There's fun to be had seeing the ensemble cast of the cream of British acting back together again and it will probably be a long time until they get a company of players like this together.
If there is one criticism, it is, once again, the unnecessary 3D that really doesn't enhance or improve the film. So my advice is no matter what format, just see it.

I very rarely rave over a blockbuster film as most fail to deliver but this is going to be the biggest film of the year, nay, the biggest film of the all time I should imagine and deservedly so. It is a cracking entertainment that is exciting, emotional and, quite simply superb. Farewell, Harry Potter, it's been fun.

Friday, 1 July 2011

Larry Crowne: Review

They say that Tom Hanks is the most likeable person in Hollywood, so it seems apt that he should make the most likeable film of the year, playing possibly the most likeable man in the world.

Larry Crowne was in the Navy for 20 years and has worked hard as a team leader for a superstore until one day he is told he didn't get a college education and so is no longer workable within the company. With debts from trying to keep his marital home after his divorce, Larry has to make some life changes and so decides to enrol into Community college. Taking one class in Economic and another in communicating, Larry meets a young girl who opens his world up by helping him with his fashion sense and home life, while at the same time being influenced by the grouchy communications teacher Mercedes Tainot, a woman in a loveless marriage with a man who she thought would be a successful writer but lives all day on his computer looking at porn and claiming he is a guy's guy. Maybe Larry could teach her something about real men.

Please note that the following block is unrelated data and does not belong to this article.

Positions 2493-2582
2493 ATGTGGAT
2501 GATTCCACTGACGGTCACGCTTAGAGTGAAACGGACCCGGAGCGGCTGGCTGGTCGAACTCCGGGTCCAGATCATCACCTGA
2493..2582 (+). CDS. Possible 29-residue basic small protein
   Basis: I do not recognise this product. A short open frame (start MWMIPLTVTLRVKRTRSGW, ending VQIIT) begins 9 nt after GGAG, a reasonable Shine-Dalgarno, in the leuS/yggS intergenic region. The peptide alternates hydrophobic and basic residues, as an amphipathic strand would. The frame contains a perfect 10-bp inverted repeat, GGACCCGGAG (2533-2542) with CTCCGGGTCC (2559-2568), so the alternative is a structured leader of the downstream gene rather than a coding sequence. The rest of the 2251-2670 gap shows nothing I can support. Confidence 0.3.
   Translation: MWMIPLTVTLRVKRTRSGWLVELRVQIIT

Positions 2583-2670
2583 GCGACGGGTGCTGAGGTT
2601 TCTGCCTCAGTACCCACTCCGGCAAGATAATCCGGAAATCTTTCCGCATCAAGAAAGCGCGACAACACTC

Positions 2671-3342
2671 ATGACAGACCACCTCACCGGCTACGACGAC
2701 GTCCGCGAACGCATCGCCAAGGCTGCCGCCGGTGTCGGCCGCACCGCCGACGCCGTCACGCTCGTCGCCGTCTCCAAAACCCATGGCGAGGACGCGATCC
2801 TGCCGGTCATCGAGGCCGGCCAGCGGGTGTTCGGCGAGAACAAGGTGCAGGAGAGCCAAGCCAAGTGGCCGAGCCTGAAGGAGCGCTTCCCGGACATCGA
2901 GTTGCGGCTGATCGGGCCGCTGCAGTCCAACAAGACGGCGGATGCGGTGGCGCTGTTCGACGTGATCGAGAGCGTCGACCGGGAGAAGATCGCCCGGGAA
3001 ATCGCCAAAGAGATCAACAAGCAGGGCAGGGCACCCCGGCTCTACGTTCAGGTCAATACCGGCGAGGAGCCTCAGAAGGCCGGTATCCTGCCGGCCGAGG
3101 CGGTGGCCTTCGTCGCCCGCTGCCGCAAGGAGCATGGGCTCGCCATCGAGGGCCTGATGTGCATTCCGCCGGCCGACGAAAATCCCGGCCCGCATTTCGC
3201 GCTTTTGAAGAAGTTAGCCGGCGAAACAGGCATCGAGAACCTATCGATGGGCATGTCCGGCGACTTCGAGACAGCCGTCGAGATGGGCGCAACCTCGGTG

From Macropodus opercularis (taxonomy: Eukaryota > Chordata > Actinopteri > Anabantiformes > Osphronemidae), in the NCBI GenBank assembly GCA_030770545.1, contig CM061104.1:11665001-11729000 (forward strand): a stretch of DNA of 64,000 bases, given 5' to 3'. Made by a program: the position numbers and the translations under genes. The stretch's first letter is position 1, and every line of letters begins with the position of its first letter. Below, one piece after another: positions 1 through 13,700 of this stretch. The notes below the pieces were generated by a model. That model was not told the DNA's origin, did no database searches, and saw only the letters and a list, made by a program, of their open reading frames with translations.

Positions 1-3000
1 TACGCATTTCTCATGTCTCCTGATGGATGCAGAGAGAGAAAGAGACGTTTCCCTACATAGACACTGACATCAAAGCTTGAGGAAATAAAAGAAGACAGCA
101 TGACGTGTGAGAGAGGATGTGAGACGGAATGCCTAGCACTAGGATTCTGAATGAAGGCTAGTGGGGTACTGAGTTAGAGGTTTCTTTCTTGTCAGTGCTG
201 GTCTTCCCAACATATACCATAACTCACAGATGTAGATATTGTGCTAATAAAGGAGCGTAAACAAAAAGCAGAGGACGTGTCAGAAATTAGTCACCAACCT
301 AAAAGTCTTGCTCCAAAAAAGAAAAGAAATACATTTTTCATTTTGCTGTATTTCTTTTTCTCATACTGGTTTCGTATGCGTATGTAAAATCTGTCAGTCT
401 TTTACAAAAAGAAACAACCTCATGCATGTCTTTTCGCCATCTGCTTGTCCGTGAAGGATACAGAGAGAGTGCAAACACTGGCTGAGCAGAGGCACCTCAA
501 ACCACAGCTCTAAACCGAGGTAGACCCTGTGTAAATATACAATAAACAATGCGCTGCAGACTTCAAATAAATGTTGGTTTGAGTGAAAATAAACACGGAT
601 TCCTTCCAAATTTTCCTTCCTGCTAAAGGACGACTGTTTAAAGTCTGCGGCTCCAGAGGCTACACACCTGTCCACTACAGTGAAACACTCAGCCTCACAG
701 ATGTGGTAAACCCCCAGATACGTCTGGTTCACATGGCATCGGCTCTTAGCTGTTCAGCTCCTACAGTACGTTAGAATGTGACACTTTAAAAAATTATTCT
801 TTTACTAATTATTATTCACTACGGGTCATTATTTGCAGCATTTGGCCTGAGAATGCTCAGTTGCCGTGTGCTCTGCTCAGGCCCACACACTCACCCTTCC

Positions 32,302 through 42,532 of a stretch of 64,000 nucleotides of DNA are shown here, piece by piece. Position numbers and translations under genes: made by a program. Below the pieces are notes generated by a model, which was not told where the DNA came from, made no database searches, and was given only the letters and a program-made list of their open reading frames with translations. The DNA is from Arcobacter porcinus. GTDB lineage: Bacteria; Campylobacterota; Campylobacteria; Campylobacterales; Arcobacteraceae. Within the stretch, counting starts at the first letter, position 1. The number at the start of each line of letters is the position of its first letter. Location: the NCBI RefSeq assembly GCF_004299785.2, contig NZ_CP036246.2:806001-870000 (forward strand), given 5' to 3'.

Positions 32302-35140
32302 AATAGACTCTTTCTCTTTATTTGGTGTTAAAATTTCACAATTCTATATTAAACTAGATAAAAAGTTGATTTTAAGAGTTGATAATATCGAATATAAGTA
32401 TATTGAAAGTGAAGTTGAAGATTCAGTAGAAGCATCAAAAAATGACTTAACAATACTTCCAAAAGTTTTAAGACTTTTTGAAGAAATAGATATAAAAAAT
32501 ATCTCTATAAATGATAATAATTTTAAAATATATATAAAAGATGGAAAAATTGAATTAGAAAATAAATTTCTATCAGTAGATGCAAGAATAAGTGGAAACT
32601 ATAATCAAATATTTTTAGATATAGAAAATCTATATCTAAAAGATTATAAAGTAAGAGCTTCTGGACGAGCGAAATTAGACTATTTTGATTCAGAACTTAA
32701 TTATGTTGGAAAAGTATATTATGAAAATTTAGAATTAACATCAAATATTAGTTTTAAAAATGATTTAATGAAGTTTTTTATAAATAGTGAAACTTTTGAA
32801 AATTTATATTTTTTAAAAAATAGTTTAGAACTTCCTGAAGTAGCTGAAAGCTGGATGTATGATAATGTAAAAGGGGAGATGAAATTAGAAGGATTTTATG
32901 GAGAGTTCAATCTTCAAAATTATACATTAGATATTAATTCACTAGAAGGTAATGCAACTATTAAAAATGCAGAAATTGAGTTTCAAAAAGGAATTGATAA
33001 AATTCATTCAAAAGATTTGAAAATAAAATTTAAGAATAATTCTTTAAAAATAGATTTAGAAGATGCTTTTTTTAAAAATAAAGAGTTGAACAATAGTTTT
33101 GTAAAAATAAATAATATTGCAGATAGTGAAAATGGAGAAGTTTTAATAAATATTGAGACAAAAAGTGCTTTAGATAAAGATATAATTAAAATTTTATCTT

The plot is nothing complicated or confusion, just a simple tale of an everyday man dealing with the problems that life throws up at you and changing your path to make it easier. Hanks is really the only man who can make it believable and while the script (co-written by Hanks with My Big Fat Greek Wedding writer Nia Vardalos) this is done in a gentle, simplistic way with the occasional laugh but with oodles and oodles of heart.

Hanks makes everything seem so natural and you cannot help but find him endearing. In Larry Crowne, he has created a gentle man who doesn't seem to have a bad bone in his body and you don't mind spending time with. Julia Roberts plays the teacher and she has loads of fun getting to be miserable (and drunk) and yet she still has charm enough to make you want her and Hanks to be together.